For  those of you who are new to the Valley Flora CSA, an extra special welcome. It takes a certain adventurous spirit to commit to 7 months of the unknown, but we promise to do our very best to keep you stoked and stocked with peak-of-season, fresh-harvested produce every single week from now through December. As returning members can attest, it can be a lot of food! We hope it motivates you to eat more plants, and I, Zoë, will also do my best to offer tips, recipes, and backstory for all that produce in this here weekly "Beet Box" newsletter. These days the internet is rife with great recipes - easily searchable by ingredient - so I trust that many of you can find inspiration online or in your own collection of cookbooks. That said, I'll try to do some extra coaching when we throw something more unusual your way. There is also a collection of recipes on our website organized by vegetable: check out our Recipe Wizard, and feel free to contribute your own favorite recipes there! If you make something that knocks your socks off, share it with me and I'll pass it along to the rest of the CSA membership in the next newsletter.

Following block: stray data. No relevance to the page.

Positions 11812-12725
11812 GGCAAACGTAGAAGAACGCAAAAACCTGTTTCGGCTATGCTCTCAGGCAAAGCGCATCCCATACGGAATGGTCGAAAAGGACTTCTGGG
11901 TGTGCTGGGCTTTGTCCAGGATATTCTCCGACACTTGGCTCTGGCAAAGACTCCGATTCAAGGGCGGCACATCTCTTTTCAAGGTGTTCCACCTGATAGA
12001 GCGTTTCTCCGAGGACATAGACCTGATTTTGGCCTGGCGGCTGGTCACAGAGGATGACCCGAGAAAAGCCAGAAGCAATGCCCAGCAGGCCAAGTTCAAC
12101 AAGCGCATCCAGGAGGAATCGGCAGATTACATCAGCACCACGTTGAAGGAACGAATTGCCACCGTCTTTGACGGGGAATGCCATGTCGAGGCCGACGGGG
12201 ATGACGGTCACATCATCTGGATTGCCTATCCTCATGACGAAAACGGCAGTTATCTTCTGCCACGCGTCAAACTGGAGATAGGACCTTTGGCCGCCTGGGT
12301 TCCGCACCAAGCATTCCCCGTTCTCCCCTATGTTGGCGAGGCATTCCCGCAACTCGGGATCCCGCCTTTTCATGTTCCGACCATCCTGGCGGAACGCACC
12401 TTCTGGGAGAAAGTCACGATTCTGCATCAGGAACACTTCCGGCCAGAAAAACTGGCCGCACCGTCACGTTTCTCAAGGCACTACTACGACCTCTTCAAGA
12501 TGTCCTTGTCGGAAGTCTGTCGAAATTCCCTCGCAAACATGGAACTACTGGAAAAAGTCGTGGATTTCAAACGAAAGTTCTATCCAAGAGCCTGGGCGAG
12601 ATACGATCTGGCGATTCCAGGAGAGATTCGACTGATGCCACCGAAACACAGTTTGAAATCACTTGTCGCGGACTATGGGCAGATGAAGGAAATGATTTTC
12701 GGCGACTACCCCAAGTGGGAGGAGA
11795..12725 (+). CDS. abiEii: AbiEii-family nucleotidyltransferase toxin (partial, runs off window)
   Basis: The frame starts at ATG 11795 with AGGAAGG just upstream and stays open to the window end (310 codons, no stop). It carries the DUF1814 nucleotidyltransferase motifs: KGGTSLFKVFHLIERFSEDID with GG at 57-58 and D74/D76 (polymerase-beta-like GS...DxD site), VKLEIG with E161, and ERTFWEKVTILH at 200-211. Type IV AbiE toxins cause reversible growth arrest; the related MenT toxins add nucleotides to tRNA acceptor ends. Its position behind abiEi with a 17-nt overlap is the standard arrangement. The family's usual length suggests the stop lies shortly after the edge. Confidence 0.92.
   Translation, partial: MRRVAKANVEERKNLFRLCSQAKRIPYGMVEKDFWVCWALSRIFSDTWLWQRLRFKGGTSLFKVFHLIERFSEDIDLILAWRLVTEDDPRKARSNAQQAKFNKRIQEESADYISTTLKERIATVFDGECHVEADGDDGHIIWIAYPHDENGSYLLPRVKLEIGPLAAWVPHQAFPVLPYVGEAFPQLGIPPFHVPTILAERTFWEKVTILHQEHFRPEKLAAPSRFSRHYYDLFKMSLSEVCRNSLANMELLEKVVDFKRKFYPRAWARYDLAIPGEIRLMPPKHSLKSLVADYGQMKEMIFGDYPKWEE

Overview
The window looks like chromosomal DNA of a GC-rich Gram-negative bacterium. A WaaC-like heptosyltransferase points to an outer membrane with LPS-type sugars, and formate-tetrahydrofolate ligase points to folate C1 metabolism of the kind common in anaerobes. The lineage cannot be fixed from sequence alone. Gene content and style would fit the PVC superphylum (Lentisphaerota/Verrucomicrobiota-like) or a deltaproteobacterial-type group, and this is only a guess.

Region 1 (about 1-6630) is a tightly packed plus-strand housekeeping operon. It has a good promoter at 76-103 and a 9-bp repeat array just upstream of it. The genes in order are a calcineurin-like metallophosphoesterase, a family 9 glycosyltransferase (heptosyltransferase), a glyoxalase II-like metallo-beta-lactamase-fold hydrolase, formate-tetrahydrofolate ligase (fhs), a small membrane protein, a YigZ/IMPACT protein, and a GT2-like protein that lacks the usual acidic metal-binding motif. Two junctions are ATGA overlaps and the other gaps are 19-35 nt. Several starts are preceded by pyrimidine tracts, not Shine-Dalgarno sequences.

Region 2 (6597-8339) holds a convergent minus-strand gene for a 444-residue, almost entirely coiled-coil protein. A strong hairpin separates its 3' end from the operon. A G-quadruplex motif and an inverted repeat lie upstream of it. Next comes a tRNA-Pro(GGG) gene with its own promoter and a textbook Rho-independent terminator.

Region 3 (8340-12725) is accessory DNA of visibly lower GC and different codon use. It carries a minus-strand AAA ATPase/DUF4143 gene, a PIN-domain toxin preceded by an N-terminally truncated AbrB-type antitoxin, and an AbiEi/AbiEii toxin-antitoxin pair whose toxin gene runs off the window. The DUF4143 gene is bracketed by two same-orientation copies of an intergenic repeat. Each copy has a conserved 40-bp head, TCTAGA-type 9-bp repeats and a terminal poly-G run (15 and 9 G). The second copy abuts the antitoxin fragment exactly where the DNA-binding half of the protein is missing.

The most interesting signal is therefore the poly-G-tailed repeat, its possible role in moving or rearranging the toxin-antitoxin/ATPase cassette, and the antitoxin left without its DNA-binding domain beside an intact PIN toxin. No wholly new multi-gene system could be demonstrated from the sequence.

A little housekeeping: if you haven't already familiarized yourself with our Pickup Instructions and Protocol, PLEASE DO THAT BEFORE YOU PICK UP YOUR FIRST CSA SHARE this week! Our CSA sites are all essentially unstaffed, which means they are run by YOU! Help us avoid SNAFUs and mix-ups by brushing up on how things run, and make sure that anyone else in your circle who might pick up your CSA is briefed as well. We thank you, and so do your fellow CSA members!

Also remember that Abby's Greens Salad Shares start NEXT WEEK. There is no salad this week.